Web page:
KANSAS CITY, Mo. — According to Kansas City’s finance director, City Council missed its only opportunity for $315,000 in annual savings Thursday.

But some council members were critical of the late request that came in the form of a six-year $7.6 million contract that wasn’t on the city’s published docket for Thursday’s meeting and are calling for discipline of those involved in the deal.

Last week City Council approved just over $19 million for new police radios and computer aided dispatch system for KCPD.

The ordinance pointed out new radios were needed because current equipment was no longer being serviced by the manufacturer.

Thursday in a late move council was asked to vote on that additional six-year $7.6 million service contract for those radios not included in the memorandum of understanding passed last week.

“We all worked very quickly and passed an ordinance that we thought addressed the issue. If there was an extra $7.6 million straggler out there this council should have been able to receive that because somebody out there that cost was out there you could have told one of us,” Mayor Quinton Lucas said expressing his frustration.

Tammy Queen said the contract had to be passed immediately because the existing service contract with Motorola already expired November 30. And if they could get a deal done before December 27 they’d save $315,000 a year, $90,000 annually for bundling with the purchase and an additional $225,000 annually for acting quickly.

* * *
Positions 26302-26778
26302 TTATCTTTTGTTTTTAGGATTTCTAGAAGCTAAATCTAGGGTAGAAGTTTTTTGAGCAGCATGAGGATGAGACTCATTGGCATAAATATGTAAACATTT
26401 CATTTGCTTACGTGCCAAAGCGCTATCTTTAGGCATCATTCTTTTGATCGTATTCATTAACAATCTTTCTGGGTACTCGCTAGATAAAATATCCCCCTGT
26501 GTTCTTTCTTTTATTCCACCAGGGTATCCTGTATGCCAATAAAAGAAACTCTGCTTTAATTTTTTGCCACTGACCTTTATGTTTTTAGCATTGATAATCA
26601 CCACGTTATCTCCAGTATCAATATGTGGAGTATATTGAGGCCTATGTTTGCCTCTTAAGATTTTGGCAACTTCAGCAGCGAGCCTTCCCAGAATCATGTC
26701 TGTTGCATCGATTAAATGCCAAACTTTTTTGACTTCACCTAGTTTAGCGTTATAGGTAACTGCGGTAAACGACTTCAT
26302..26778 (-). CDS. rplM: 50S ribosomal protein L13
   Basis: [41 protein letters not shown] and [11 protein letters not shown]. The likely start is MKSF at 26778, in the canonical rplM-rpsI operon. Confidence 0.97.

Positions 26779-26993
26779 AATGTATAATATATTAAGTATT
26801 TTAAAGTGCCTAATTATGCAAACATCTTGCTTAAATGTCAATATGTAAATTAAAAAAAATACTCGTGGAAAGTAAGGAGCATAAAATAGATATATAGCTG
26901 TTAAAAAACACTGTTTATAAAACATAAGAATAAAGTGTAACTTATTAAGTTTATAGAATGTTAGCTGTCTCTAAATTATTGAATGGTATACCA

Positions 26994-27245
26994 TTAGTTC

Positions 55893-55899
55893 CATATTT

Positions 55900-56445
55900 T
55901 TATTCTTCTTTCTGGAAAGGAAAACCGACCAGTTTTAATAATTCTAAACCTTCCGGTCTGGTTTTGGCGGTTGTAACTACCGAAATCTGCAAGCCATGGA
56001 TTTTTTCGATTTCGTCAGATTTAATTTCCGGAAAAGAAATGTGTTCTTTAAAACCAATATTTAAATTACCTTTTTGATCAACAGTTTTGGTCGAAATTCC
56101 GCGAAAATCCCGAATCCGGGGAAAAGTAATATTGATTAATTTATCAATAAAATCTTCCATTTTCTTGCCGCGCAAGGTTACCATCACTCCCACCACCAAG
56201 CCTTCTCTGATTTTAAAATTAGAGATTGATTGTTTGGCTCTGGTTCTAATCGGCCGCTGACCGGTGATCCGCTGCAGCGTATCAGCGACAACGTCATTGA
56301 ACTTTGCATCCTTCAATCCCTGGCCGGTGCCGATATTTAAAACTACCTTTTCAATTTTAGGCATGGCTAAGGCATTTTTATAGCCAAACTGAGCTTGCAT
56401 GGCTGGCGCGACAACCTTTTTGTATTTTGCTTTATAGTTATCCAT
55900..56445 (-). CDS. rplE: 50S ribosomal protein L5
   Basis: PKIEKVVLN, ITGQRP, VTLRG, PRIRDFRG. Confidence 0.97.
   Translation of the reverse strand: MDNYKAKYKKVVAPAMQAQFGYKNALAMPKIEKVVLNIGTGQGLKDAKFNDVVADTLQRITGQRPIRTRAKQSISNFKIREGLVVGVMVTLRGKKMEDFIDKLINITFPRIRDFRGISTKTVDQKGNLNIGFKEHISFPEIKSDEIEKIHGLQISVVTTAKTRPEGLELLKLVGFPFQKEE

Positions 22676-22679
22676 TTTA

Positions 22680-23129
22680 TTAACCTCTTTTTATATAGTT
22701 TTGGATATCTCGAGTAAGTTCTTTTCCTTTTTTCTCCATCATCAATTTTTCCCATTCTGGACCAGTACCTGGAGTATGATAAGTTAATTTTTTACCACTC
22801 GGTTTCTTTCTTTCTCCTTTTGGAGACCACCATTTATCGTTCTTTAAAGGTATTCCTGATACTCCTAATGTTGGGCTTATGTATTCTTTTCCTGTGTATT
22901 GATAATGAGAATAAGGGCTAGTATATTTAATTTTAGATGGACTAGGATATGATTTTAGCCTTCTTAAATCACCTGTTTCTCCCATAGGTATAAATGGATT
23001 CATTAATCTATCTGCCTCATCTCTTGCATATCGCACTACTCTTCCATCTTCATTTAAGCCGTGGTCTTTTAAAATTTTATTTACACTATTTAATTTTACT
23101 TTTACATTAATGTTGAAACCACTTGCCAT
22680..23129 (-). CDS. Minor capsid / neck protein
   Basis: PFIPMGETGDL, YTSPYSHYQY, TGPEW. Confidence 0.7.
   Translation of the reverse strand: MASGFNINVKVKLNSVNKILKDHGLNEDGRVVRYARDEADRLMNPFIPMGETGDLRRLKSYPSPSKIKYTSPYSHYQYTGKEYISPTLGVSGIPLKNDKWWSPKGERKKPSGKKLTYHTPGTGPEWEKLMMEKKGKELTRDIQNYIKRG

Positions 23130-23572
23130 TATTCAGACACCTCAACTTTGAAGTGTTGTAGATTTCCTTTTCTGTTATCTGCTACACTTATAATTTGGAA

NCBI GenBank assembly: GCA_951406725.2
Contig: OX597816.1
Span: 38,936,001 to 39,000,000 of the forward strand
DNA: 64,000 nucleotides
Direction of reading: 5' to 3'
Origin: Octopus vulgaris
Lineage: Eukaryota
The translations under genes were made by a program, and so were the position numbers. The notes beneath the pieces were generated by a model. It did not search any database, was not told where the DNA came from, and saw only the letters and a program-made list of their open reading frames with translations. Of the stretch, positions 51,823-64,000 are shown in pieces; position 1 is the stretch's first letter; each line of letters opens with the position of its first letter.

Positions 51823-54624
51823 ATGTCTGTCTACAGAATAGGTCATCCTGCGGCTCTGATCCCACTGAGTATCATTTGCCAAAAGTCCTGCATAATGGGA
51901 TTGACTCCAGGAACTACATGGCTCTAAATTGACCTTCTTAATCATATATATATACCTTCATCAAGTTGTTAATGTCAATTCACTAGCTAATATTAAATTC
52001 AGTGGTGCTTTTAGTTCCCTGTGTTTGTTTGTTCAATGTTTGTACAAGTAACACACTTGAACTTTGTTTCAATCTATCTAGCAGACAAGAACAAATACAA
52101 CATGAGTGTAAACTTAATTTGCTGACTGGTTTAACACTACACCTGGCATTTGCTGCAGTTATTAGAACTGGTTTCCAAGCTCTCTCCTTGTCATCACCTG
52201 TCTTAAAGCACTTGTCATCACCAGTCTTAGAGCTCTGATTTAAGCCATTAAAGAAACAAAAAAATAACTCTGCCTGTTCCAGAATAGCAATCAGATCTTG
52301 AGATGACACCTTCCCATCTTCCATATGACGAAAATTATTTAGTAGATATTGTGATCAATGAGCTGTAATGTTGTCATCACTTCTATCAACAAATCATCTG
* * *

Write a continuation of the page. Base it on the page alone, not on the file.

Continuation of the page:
“How in the world does that become a last minute proposition?” Barnes questioned.

“This isn’t an emergency, this is called stupid politics.” Councilman Brandon Ellington said.

Ellington argues funding for the police radios should come out of the police budget.

“Only a fool gets hustled by the same hustle twice. When you talk about a $90,000 discount there is no discount when you are forced to pay for something that you don’t have no obligation to pay for,” he said.

FOX4 called and emailed Kansas City’s Communications Department multiple times since Thursday’s meeting to find out why the contract request came before Council with little time to deliberate and after the previous contract had expired. Council decided the finance committee should have time to study it before a vote per standard procedure.

With no contract in place Queen says they’ll just have to hope Motorola continues to respond to service calls without it. It’s projected the same contract the next time council meets and would have an opportunity to vote will cost the city and other metro communities in the regional 911 system an extra $315,000 a year.

Councilwoman Katheryn Shields proposed disciplinary action as a result.

“I’m bringing an ordinance for discipline against the city manager and senior staff that was tasked in bringing this forth in a timely manner. We should not be in this situation, our citizens should not be in this situation, to think the solution is just to increase the cost to the citizens is not a solution,” Shields said.

Councilman Teresa Loar said she’d co-sponsor that ordinance. In the meeting Shields said that discipline could involve unpaid leave of between one or two weeks.

City Council would be required to vote on the disciplinary measure if it is indeed placed on the upcoming agenda.

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